Bearing in mind the current situation of the Indian economy, as well as commercial interests, Indian companies can be expected to continue looking abroad for new opportunities to grow and diversify investments.

Corporate India’s increased footprint in most of the world’s regions, along with a changing international economic environment, has created significant pressures on New Delhi’s economic diplomacy to represent business interest and obtain better terms for investment. External Affairs Minister Khurshid highlighted this development during the announcement of the latest initiative when stating that the “External Affairs ministry is undergoing a change because of the requirements that Indian diplomats may have to fulfil.”

At the same time, the outward orientation of the Indian business sector has increased the interest of organizations that represent them, principally the Federation of Indian Chambers of Commerce and Industry (FICCI) and the Confederation of Indian Industries (CII), in shaping foreign economic policy. These bodies regularly bring together business leaders and decision-makers, facilitating interaction and allowing companies to voice their concerns with regards to India’s foreign policy and economic diplomacy.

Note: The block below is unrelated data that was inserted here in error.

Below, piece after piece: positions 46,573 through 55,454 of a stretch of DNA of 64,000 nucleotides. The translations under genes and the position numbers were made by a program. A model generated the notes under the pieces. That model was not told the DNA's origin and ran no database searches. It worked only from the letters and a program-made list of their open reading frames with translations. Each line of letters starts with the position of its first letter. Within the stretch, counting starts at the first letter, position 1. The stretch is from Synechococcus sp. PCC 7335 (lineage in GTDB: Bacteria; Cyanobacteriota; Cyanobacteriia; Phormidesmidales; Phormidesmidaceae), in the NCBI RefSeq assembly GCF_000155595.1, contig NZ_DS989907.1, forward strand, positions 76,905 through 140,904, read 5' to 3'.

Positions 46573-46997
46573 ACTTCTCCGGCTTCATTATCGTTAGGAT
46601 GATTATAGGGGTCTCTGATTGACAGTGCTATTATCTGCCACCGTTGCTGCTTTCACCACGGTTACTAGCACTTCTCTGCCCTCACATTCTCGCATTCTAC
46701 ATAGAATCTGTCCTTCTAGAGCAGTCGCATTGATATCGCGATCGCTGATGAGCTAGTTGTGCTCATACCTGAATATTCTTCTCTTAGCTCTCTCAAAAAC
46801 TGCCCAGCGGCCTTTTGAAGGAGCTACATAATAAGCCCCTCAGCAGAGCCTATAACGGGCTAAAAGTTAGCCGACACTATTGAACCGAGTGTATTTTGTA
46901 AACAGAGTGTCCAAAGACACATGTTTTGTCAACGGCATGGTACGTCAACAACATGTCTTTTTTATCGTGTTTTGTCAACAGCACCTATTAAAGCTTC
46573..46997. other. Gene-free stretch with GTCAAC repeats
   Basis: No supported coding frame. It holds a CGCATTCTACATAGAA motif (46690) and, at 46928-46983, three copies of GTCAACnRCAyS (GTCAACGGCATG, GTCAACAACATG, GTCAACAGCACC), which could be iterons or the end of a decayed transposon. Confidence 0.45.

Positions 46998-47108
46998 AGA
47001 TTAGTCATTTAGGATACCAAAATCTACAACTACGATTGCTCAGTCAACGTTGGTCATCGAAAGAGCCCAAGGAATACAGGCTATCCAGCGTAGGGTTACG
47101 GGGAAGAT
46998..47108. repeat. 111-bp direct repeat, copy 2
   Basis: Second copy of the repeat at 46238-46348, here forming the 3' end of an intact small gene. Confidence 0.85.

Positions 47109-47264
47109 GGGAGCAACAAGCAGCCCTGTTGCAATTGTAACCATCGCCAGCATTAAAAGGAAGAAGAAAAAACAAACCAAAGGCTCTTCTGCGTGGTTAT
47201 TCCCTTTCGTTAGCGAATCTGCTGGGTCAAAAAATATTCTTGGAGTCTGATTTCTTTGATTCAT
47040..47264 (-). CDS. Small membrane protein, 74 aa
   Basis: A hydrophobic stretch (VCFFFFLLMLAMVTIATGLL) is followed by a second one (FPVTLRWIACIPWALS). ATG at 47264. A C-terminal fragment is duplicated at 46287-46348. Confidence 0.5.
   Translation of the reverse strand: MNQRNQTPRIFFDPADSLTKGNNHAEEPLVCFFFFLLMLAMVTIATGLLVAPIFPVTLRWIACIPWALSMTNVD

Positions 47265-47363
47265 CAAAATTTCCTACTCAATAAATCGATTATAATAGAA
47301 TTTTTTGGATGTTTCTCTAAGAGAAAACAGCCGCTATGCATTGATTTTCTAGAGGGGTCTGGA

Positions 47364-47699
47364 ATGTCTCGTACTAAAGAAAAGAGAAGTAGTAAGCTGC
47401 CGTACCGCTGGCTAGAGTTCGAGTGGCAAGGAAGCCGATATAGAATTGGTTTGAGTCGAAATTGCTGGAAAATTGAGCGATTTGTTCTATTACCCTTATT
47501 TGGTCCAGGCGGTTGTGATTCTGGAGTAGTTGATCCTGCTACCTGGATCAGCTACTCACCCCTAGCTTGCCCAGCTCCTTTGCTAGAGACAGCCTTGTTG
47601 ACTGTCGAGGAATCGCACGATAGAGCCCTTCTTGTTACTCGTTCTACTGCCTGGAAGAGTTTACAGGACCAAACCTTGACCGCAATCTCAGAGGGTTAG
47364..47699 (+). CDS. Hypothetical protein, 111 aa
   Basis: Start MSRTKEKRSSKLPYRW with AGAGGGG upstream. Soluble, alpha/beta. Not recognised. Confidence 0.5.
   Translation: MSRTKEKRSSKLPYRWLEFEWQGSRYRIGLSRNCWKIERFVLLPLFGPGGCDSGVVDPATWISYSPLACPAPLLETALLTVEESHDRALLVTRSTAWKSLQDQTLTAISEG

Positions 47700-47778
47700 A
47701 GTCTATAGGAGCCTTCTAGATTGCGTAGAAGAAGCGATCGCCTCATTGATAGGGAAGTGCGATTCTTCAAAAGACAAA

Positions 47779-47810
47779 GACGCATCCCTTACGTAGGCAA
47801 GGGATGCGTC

More importantly, FICCI and CII also regularly organize forums where foreign and domestic business and political leaders meet and build relations. This, in turn, has increased pressures on the government to develop state-to-state relations. For instance, conclaves and meetings organized by CII and FICCI from the mid 2000s on led to the first India–Africa summit in 2008.

The issue of state support for Indian companies gained more attention last November, when the Maldives cancelled a $500 million agreement with Indian company GMR to develop Male’s airport. Drawing conclusions from the failed deal, C. Raja Mohan aptly pointed out that “the real lesson is that India is utterly unprepared to protect the interests of its companies operating abroad.”

A weak steel frame

By editor
Created 16 Aug 2013